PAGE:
A massive explosion rocks a covered market, but Central London still looks mighty handsome in the British thriller Closed Circuit. So does the actress Rebecca Hall. Decked out in blacks, creams and grays, she and her city both are sleek, elegant and more than a little forbidding, even if they're softened by pockets of olde worlde soul.
Hall plays Claudia, a lawyer assigned to monitor the government's closed-court use of classified evidence against the bombing's one surviving suspect, Faroukh Erdogan (Denis Moschitto). Erdogan is a Turk with an apparent drug habit, and when his lawyer dies without warning, Claudia finds herself partnered with his replacement, Martin, played by Eric Bana with consistently clenched jaw and inconsistent slippage into Aussie diction.
Needless to say, the two were lovers once, a fact they agree to gloss over in preliminary talks with the judge (Cameron Fischer) and the Attorney General, a fishy customer played with chilling bonhomie by Jim Broadbent. The lie will pop up later to change the game.
In a twist apparently based on real-life developments in criminal law, Claudia's exposure to classified evidence forbids any communication with her colleague. So much for that: When Claudia and Martin find out that Erdogan is not who he seems to be, the pair join forces to uncover what may be an unsavory alliance between Britain's secret service and its criminal justice system.
There's been a cover-up, you see, and as the two try to protect a compromised informant, dodge unidentified thugs and count the bodies of other potential whistle-blowers who know more than is good for them — The New York Times fares poorly — chemistry seeps back between Martin and Claudia.
Seeps is the word: Like almost everything in this emotionally attenuated movie, their attraction is honored more in the breach than in the observance. Expect no nookie; this is — earnestly, strenuously and very slowly — a movie about Right and Wrong.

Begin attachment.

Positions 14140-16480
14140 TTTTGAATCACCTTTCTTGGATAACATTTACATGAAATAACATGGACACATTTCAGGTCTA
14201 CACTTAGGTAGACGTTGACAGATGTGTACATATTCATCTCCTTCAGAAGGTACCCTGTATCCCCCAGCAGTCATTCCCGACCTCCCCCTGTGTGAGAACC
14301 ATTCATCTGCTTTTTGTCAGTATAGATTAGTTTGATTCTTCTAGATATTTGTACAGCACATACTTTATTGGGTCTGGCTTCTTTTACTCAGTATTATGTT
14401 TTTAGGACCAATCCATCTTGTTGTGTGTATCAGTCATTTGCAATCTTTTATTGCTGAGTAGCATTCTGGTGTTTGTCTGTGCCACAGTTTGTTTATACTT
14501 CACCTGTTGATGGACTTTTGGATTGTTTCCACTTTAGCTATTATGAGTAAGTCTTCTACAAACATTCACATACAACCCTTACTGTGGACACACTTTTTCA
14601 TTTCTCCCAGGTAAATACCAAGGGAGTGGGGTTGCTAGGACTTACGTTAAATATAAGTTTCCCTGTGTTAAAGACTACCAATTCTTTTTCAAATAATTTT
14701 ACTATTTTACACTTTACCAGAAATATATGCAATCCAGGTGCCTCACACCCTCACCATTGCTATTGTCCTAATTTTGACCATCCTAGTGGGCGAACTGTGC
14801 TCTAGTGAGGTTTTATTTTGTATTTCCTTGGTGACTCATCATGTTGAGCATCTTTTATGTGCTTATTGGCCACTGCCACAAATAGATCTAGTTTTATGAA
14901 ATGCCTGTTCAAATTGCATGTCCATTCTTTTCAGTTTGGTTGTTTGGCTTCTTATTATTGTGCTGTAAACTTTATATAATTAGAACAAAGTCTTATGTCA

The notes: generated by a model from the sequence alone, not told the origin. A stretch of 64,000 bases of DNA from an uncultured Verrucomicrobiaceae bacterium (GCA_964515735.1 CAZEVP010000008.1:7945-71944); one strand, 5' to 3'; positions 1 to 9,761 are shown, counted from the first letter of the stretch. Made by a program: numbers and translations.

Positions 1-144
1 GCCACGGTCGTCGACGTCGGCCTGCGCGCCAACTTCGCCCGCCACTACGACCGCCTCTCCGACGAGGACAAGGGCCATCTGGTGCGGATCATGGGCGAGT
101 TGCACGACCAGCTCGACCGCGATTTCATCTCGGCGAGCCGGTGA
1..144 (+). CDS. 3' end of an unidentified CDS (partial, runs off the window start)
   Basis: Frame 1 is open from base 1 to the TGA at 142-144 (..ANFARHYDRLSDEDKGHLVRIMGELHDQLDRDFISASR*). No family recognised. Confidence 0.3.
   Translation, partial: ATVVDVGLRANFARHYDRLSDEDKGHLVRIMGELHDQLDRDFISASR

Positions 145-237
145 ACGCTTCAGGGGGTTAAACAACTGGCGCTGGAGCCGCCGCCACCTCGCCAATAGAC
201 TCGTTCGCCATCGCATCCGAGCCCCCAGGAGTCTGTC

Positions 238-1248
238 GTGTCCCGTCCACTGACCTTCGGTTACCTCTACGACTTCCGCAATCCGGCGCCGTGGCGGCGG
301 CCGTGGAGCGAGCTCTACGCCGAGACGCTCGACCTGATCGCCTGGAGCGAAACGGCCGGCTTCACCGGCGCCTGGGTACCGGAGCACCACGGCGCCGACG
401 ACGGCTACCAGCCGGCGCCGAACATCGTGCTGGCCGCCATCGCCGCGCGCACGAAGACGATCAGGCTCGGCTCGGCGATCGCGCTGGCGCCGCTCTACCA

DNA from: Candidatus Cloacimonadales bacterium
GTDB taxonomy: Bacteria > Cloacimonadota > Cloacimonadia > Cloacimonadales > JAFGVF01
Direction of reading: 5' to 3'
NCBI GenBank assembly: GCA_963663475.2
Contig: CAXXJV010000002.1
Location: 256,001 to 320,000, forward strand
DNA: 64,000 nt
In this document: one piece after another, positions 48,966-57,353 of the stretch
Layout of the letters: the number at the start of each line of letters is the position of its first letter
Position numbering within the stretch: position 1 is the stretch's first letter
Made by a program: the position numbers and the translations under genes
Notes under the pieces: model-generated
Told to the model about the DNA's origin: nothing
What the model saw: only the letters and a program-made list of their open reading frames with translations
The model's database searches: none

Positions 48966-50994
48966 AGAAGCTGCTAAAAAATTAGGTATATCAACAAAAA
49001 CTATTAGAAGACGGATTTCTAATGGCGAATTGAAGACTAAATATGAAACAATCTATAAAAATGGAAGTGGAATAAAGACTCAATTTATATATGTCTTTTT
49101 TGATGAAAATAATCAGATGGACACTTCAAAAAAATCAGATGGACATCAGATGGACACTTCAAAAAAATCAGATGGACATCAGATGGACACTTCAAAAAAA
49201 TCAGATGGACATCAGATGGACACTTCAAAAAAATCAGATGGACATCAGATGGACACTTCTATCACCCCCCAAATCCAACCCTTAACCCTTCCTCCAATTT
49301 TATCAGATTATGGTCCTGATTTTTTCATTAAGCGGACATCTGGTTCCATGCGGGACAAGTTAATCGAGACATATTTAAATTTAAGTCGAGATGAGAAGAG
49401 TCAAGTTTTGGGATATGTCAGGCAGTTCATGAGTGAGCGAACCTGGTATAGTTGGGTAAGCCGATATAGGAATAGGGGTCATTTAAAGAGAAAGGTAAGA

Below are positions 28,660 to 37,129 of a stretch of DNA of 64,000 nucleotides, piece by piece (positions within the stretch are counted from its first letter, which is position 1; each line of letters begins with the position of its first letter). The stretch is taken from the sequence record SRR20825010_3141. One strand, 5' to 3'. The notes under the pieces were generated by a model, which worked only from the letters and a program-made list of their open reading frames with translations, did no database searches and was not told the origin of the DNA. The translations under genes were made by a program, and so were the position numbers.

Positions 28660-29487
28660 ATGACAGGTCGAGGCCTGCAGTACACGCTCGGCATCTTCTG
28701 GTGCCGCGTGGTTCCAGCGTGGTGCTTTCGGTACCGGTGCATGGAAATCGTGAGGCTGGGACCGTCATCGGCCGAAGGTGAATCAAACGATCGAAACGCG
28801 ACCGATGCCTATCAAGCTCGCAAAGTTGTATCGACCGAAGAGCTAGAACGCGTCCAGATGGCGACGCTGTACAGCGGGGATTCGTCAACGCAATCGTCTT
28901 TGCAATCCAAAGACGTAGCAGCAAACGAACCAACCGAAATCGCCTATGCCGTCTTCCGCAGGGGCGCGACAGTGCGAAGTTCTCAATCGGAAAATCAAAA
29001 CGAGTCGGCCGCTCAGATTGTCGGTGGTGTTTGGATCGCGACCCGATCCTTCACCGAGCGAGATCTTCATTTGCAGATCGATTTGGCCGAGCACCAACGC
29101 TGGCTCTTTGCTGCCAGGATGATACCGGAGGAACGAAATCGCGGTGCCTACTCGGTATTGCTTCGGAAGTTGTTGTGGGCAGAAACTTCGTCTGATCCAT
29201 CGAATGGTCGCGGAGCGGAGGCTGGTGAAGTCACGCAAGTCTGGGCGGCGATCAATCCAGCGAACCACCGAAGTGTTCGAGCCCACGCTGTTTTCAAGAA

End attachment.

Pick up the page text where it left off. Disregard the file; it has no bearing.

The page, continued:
Though clearly influenced by American paranoid thrillers of the 1970s, Closed Circuit, which is directed by John Crowley (Boy A, Intermission), is a clunky creature. And no amount of split-screen devilry, meaningful cutaways to the Houses of Parliament or taut string scoring can paper over the cumulative improbabilities of the storyline. In Steve Knight's heavy-breathing script, no one gets to open his or her mouth unless it's to push the plot along or underline big themes of government malfeasance and injustice.
In fact, Closed Circuit is less about terrorism and blowing stuff up than it is a disquisition about our ever-deepening mistrust of government. More topical than true, the film plays our current fears of urban terrorism against escalating public anxiety about the abuse of institutional power in the name of national security.
Right now few of us would have trouble believing that government surveillance has gotten out of control, or that authorities in Western democracies are stepping all over their citizens' privacy and civil rights. But it is quite another thing to push on, as Closed Circuit does, into government-sponsored murder.
Willy-nilly, this film takes us into territory that levels all differences between democratic and totalitarian states, at least as regards their power to trample on ordinary people. Even as a fantasy about where a lack of transparency might go, left unchecked, it's storytelling informed by sloppy, absolutist thinking, and it lends one more uncritical voice to the many who seem unable to distinguish between kinds and degrees of evil — a failing that now immobilizes Western political rhetoric on both left and the right. Heaven knows, we have enough to feel paranoid about these days without Hollywood's help.